2. Popular beer brands of the 60s

Some of the most popular beer brands in the 1960s included:

Blatz: Often remembered as the first beer for many in this era, it was a staple choice among teenagers and young adults.

Budweiser: Established itself as a trusted and well-loved brand in the 60s, leading to its dominance in the beer industry.

– Anheuser-Busch: Experienced significant growth in the 60s, which later led to the rise of brands like Budweiser and Michelob.

– Hamms: Originally famous for its catchy jingle, this beer was a firm favorite due to its refreshing taste and affordable price.

– Schlitz: Known for its slogan “The beer that made Milwaukee famous,” Schlitz was a crowd-pleaser at parties and gatherings.

– Pabst Blue Ribbon: With its distinctive red, white, and blue branding, this beer gained popularity due to its smooth taste.

As Benjamin Franklin once said, “Beer is proof that God loves us and wants us to be happy.” The 1960s was indeed a golden era for beer drinkers, with these popular brands satisfying the taste buds of many. [3][4]

Reasons for their popularity

The 1960s was a transformative period for the beer industry, with several factors contributing to the popularity of certain beer brands during the era. Some of the key reasons for their immense popularity are:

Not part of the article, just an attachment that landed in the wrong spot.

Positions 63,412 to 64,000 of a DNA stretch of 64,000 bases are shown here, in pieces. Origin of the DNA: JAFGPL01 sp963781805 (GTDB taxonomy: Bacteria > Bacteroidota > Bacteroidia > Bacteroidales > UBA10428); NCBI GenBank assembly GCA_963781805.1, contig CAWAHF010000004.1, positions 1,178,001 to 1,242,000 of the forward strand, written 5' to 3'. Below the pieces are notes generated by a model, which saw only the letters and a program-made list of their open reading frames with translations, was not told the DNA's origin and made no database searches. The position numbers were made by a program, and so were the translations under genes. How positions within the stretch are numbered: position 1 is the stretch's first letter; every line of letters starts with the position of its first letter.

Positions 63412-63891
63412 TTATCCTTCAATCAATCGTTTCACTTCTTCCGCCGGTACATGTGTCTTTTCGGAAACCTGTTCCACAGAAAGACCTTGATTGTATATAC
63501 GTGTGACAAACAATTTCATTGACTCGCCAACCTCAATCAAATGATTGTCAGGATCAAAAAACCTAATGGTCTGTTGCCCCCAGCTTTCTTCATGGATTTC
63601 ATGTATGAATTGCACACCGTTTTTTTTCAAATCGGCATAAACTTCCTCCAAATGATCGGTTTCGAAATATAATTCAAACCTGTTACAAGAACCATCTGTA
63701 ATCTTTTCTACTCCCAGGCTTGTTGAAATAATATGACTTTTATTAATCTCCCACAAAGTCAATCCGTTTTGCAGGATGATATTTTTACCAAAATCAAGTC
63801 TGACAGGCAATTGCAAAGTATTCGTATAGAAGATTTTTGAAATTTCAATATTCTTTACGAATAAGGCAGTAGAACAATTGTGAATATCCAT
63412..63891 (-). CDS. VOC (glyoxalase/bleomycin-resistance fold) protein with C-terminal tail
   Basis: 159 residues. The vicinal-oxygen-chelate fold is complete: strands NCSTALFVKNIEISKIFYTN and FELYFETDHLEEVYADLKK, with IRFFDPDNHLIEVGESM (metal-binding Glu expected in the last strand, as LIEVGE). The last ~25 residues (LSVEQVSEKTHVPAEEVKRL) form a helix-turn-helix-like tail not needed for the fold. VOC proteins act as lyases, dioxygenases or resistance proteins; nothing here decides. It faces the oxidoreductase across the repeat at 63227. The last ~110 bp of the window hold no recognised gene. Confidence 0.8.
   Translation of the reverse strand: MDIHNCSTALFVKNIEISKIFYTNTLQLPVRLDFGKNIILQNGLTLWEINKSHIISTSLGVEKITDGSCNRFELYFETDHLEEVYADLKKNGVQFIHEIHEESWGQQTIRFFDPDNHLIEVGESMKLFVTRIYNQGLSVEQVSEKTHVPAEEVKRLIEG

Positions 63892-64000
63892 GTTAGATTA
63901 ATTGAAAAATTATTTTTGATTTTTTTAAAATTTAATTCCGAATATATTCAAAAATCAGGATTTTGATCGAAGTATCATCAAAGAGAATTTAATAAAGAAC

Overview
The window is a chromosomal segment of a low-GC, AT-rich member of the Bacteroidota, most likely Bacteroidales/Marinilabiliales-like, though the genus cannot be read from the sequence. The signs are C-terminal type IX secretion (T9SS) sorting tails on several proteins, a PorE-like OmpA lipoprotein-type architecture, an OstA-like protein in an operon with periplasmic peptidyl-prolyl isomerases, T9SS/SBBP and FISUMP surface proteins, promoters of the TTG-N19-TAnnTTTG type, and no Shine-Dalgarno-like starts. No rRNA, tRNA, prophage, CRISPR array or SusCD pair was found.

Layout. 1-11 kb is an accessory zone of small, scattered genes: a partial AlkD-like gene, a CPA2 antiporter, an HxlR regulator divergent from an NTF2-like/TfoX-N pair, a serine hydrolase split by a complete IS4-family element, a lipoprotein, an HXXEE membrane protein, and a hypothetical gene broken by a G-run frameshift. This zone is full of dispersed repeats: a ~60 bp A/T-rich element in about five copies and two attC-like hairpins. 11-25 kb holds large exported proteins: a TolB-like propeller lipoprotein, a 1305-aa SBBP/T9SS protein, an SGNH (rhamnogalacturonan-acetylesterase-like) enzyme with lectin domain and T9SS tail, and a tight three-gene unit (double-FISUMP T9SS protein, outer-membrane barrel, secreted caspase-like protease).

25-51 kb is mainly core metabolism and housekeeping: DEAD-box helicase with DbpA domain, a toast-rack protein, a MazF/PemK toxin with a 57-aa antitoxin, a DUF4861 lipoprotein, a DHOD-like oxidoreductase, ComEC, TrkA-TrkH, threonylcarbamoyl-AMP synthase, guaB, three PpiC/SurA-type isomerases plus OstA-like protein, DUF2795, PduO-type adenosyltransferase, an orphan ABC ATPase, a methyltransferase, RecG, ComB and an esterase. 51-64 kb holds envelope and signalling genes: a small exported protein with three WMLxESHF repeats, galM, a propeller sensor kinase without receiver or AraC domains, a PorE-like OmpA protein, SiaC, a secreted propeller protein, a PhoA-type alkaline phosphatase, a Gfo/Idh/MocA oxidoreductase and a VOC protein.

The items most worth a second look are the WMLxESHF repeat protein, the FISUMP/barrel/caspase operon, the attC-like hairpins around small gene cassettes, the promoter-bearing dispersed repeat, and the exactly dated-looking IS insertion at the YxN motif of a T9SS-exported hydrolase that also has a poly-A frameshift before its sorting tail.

– Emergence of National Brewers: The rise of major national brewers such as Anheuser-Busch allowed them to establish a strong presence in the market, promoting their brands extensively and gaining a significant share of the beer market.
– Packaging Innovations: The introduction of aluminum and hybrid beer cans in the 1960s made beverage packaging more convenient and easier to open, which appealed to consumers.
– Shift in Consumer Preferences: Beer drinkers in the 1960s were moving away from traditional drinks like draught mild, and opting for keg bitters and later, lager beers.
– Marketing Efforts: Aggressive marketing campaigns by beer companies successfully targeted young people and positioned keg beers as premium brands. This helped increase their overall consumption rates.
– Consistency and Appeal: Keg and bottled beers were preferred by consumers for their consistent taste, brightness, and an appealing sparkle.

Overall, the combination of factors such as innovative packaging, effective marketing strategies, and evolving consumer preferences paved the way for the soaring popularity of beer brands in the 1960s. [5][6]